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Printed books

Various old books record information which may otherwise be lost or inaccessible. I have used:

describing places and listing the gentry and tradesmen
  • Bagshaw's Directory of Kent (1847)
  • Pigot's Directory of Kent
Poll books
listing the voters (with addresses) in the parliamentary elections during the 19th century.
describing the places and the landed families
  • E. Hasted, History and topographical survey of the County of Kent (1797-1801)
  • Francis Haslewood, Memorials of Smarden (privately printed, 1886)
  • Camden's Britannia - Kent, ed. G. J. Copley (Hutchinson, London, 1977): a modern annotated version of the section on Kent translated from the original edition of 1586.

Modern books which I have found useful or interesting include:

Clearly, this is a short and personal selection!

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Record centres

Parish registers and many other historical records have now been deposited with county record offices and in Kent there are three separate locations coordinated by the Archives department of the County Council, which hold the original registers for their area.

All the registers have been microfilmed and these films can be viewed at each centre. The Public Record Office has a huge collection of documents including civil registration of births, marriages and deaths, census records and wills.These are now accessible through

A very full list of all the information resources is available on the GENUKI website.

Research on these national archives has been made much easier now that they are all available online at Ancestry - at a price, of course, but then there are no travel costs or charges for photocopies and the indexing makes it much easier to search for stray relatives who have moved away from their homes. However, you need to confirm all findings against the images of the original hand-written entries.

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Detective story

The starting point for my researches, as well as for my interest in family history, was the family tree given to me in 1952 by my cousin Olive Holdstock, daughter of Frederick Bridge. This started with James Bridge born in 1769, my gg-grandfather. (There were some really big generation gaps!) The information was based on family records; much later I was given the two bibles in which various people had written dates, mainly dates of birth. Around 1970 I started trying to verify the information and immediately ran into difficulty: there were no records of any baptisms and of course the earlier dates were all before the introduction of civil registration. I learned from my uncle, George Bridge, that the family had been strongly nonconformist - baptists, as it turned out. I therefore could not expect to trace the parents of James Bridge. The situation was complicated by the existence of other families of the same name who clearly had had children baptised in church. I therefore decided simply to record all data referring to Bridge (or variant spellings of the name) and try to disentangle the families. I worked fairly systematically through the parish registers for Smarden and Ashford and the surrounding area. After eliminating the other lines, this left me with some deaths and just a few marriages, in particular one for Robert Bridge and Elizabeth Fuller in 1764. Were these my ggg-grandparents?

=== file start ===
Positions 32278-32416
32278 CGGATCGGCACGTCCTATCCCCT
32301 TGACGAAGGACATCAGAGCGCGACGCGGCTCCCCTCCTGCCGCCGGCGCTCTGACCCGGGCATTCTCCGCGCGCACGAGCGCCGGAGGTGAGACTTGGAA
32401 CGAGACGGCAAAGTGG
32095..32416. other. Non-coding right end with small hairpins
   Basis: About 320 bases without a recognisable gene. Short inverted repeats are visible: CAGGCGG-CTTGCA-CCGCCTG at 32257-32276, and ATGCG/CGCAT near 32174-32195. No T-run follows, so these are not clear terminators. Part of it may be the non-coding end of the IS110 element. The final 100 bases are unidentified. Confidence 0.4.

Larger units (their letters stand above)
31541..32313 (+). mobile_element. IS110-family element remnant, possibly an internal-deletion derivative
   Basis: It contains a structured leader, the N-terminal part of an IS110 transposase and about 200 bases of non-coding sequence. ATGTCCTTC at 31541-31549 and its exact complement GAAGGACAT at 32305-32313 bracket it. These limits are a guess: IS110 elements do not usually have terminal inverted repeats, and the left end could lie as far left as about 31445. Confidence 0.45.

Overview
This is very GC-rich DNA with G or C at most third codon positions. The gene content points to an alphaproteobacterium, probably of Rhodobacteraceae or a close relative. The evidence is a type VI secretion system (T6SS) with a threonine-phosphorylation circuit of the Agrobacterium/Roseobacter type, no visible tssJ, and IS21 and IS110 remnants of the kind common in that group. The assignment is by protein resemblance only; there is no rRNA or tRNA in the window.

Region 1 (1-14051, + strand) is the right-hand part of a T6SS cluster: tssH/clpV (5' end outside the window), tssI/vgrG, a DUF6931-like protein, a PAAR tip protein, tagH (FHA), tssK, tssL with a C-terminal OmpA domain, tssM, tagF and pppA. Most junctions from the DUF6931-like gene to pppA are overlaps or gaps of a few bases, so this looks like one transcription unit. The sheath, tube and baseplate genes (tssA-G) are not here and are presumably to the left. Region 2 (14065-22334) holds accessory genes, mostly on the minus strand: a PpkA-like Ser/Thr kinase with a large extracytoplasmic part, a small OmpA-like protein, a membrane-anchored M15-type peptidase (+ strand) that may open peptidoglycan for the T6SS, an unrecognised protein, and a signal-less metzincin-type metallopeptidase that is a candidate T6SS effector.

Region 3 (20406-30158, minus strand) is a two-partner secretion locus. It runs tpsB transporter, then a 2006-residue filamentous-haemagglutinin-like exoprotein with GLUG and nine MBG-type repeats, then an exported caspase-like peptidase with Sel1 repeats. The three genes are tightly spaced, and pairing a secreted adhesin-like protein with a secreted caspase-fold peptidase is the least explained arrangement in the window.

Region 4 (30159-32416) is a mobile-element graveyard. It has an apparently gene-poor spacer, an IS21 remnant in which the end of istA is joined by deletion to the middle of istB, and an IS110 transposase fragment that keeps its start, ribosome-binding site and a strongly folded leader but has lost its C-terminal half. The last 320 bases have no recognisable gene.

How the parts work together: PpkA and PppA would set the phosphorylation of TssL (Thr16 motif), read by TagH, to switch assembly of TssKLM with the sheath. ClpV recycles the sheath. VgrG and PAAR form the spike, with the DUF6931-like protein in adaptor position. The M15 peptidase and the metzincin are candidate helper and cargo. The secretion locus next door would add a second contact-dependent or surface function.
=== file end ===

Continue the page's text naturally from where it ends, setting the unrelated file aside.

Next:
The next step forward was to search for wills in the calendars of the church courts: at the time I did this they had not been filmed, so I was reading the original manuscripts! I found two which were directly relevant, one for James Bridge (which simply confirmed the information I had) and one about a hundred years earlier for Stephen Bridge the Elder, which named his three sons: John, Robert and Stephen. Since I had noted the marriages of three Stephens, two Roberts and a John, this was a useful pointer but not conclusive.

Then I started looking for non-conformist records, many of which have been lost. The material available through the record offices did not contain anything of use. However I discovered that the Particular Baptist chapel in Smarden (the Tilden chapel) still had posession of two old books of records. These were then in the care of two old ladies in the area who were delighted to show them to me. (The books have since passed into the keeping of the county record office.) I found many references to membership and several records of deaths, which consolidated the information I had on Stephen the Elder and his sons. It also showed that James Bridge had been a member, which helped tie things together. But there was nothing on James's parents.

The county record office had another little gem: the census notebooks for the 1801 and 1811 censuses in the parish of Smarden. These should not have survived; the first four censuses were supposed to be simply head-counts with no personal information put on record. The two notebooks contained the names of all the heads of households, along with the numbers of male and female occupants and the numbers "in trade" and "in agriculture". Here I found the name of Robert Bridge, with a household of four. Then one of the librarians suggested I search the records of the Land Tax for which they had records from 1780. This showed that Robert had lived in Smarden continuously, from 1780 to 1810. There were also several references to the preceding generation which tied in well with the dates of their deaths.